Under a major care revolution plan, half of people in London who call 999 will be treated at the scene of an emergency and not be taken to hospital. The reason behind this, – London Ambulance Service (LAS) wants to reduce the number of patients that are sent to accident and emergency departments in an effort to speed up treatment especially for critical cases and save the NHS around £36.5 million a year. Patients suffering from heart attacks, strokes or major trauma will be prioritized.
According to some sources, this ploy aims to ensure the best possible care. It is projected that in 5 years, the number of patients being conveyed to the hospital will fall from 63% to 53%. The intent is to work “smarter and better” leveraging on technological advances. Frontline staff have iPads wherein they are empowered to access patient records, share photographs and hold video consultations with colleagues based in “clinical hubs”.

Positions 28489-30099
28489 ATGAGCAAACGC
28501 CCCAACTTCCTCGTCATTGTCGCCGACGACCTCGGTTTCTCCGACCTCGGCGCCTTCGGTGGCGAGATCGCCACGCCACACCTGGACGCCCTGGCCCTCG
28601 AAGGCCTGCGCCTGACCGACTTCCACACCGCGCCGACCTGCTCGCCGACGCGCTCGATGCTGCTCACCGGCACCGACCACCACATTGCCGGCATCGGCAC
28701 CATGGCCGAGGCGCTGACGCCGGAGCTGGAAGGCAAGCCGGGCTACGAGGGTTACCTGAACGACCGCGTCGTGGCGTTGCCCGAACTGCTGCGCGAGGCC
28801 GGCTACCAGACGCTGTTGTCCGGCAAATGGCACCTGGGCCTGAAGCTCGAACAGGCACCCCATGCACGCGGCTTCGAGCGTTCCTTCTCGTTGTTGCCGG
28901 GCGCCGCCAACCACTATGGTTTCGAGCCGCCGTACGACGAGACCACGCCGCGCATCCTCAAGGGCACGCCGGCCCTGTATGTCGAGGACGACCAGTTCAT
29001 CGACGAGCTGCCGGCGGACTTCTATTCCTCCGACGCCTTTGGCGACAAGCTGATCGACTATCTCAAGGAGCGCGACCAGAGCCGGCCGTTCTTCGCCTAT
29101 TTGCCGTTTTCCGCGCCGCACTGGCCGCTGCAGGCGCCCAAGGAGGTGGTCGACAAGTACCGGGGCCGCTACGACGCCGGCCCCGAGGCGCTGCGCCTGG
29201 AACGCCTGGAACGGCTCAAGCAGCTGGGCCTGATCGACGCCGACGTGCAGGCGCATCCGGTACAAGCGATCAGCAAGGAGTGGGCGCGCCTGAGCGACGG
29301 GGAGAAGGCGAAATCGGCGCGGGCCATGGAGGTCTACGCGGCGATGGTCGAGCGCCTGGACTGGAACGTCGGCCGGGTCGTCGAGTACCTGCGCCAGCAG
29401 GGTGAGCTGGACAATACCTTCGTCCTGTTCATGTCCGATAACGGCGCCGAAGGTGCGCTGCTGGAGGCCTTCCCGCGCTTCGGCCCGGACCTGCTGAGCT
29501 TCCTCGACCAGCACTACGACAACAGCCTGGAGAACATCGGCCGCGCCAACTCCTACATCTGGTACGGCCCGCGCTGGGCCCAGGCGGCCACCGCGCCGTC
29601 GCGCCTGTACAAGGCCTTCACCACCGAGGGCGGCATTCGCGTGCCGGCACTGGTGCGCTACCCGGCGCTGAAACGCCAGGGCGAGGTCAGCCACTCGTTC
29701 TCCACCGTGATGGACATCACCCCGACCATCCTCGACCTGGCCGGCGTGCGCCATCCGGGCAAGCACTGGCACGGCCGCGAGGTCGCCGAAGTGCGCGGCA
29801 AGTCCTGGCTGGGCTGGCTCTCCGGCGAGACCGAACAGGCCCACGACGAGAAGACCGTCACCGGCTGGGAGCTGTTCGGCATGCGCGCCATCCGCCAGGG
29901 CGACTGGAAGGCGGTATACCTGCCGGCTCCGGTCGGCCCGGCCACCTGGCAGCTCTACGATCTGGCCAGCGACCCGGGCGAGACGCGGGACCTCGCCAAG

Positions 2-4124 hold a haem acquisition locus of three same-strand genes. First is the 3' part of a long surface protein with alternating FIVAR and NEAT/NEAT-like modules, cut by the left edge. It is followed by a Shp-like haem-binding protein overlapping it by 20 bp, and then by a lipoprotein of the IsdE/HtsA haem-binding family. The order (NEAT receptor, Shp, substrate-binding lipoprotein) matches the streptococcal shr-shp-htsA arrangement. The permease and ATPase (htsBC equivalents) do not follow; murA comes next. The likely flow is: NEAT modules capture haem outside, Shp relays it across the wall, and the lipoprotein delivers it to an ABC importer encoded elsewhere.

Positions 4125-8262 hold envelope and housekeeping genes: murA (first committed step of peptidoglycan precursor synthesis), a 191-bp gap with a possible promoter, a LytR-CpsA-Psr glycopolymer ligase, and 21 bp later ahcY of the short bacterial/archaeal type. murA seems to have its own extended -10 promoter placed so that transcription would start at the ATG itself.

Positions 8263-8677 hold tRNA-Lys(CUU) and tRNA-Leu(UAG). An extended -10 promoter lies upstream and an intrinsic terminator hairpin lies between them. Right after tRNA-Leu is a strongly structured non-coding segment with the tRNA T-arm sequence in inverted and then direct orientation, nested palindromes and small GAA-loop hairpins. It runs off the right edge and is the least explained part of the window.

LAS chief executive Garrett Emmerson said the objective was to “transform” the service, which was upgraded last week to “good” by NHS inspectors. He added: “This will both improve the speed and quality of the care we provide and reduce pressure on the wider system.”
But not everyone is happy about this new plan. Malcolm Alexander, chairman of the LAS Patients’ Forum said: ‘’If you have an 80-year-old who has fallen but not broken her hip, the idea is that the paramedic will be able to phone up someone who will provide alternative care. Without evidence that there is an alternative system available, there are considerable risks to patient safety.”